Automation is one of the ways that businesses can use the abundance of computing capabilities to maximize value. The Horses for Sources blog had a post about the automation of BPO efforts titled: Greetings from Robotistan, outsourcing’s cheapest new destination.
The post made the case for replacing people in processes with automation – automation in services is something I’ve mentioned many times before.
What the HfS post didn’t cover is the role that people can and must play even in a highly automated environment. Automation is good at handling situations that are fairly well understood. What agent techniques are not good at is knowing what to do when there is not sufficient information or the patterns identified are not well understood. This is a role where humans excel.
When performing automation it can be as important identifying what is unusual and how to bring attention to the situation. Human augmentation of automation is as important as the automation itself. Effectively bringing people into the situation to make decisions is an example of scarce resource optimization that is so important in a world of IT abundance. The people involved will have to be knowledge workers who are ready for a dynamic environment that addresses anomalies and be able to describe how their involvement can be replaced by automation in the future.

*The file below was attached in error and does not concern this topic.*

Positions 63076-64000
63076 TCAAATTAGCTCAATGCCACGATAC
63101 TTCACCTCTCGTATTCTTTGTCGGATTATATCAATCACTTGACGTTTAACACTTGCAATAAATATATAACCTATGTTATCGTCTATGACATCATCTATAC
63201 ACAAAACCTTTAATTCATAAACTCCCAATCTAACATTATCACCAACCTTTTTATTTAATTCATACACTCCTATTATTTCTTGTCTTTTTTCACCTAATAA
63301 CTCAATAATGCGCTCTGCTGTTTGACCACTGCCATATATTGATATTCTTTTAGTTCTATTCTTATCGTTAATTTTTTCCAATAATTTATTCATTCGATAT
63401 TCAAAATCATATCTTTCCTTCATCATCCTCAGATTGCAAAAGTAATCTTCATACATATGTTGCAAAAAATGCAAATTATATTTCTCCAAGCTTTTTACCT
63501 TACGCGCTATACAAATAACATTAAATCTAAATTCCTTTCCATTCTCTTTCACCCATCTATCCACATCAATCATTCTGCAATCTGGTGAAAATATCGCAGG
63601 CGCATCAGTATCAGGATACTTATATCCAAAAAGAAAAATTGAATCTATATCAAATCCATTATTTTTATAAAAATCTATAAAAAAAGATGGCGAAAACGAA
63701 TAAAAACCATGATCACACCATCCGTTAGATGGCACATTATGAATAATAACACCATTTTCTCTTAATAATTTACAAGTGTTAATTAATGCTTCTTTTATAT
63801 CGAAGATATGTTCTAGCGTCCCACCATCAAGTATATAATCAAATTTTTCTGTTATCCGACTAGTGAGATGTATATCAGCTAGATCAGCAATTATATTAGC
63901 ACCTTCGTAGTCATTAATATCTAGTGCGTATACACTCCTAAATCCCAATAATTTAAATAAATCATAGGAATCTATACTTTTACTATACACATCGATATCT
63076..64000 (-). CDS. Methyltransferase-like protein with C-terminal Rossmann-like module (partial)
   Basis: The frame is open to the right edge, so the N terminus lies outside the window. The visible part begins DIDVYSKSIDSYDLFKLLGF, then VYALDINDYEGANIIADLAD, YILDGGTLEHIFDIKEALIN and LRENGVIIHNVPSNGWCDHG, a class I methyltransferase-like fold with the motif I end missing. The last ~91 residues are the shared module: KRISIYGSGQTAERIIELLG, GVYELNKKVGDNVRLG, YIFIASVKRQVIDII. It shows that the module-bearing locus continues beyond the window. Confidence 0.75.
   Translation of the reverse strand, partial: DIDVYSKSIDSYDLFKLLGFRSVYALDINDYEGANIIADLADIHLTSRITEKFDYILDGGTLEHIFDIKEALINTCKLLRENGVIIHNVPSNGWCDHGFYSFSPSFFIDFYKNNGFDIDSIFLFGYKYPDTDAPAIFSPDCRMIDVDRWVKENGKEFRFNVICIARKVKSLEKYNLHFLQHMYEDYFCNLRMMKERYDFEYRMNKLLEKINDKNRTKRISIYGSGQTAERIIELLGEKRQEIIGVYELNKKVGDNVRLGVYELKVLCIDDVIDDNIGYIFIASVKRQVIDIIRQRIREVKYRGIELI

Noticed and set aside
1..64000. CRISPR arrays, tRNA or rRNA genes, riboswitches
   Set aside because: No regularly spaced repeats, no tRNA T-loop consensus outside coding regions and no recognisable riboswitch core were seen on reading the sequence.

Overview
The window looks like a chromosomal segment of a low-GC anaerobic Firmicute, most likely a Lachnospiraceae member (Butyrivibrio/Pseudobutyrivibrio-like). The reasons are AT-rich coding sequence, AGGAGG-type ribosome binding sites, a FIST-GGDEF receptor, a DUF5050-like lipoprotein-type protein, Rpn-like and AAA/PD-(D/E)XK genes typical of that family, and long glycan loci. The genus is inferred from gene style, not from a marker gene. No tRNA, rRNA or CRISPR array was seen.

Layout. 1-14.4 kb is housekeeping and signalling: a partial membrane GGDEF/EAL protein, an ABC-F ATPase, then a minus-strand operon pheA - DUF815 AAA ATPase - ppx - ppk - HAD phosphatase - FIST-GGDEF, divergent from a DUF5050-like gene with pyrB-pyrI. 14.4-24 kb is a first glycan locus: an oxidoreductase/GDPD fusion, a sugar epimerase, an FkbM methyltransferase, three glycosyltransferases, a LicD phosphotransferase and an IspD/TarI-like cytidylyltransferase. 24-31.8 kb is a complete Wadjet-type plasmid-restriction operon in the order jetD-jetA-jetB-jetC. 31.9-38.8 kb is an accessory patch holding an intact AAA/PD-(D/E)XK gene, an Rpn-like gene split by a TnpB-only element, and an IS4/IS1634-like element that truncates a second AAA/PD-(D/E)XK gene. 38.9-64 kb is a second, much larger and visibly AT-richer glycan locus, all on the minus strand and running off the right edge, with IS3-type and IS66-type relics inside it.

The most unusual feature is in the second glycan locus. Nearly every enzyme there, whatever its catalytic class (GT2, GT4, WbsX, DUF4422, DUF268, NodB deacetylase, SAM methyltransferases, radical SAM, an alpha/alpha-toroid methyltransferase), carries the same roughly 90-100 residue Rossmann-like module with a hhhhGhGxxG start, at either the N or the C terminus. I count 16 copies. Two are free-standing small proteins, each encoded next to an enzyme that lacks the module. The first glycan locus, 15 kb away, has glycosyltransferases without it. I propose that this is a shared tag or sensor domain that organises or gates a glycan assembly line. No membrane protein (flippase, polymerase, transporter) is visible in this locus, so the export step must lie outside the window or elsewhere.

I was looking at a Horses for Sources blog post titled: It’s a miracle we’re yet to see any BPO/ITO security disasters that focused on the effect of having the Chief Security Officer show up at an outsourcing meeting and it got me wondering why the security officer would be viewed as such an innovation barrier.
The constraints of security could actually provide the framework to focus innovation. There is no doubt that security is a business expectation. It should not be a choice between having security and having innovative solutions, it is about having both. For example a well-designed single sign-on solution improves the security as well as the ease of use. Standards like security allow organization to focus their creativity.
Sure the security requirements may be viewed as “onerous” but it takes effort for everyone to work together and develop common goals and reaching an understanding of that “third right answer” that no one could have come up with on their own.
The post points out quite effectively that security can’t be bolted on but must be built in. If there is anything we learned from the 1990s, it is that perimeter based security just doesn’t work. As outsourcing and cloud contracts are written, the security needs of the enterprise need to be thought out and documented – not ignored.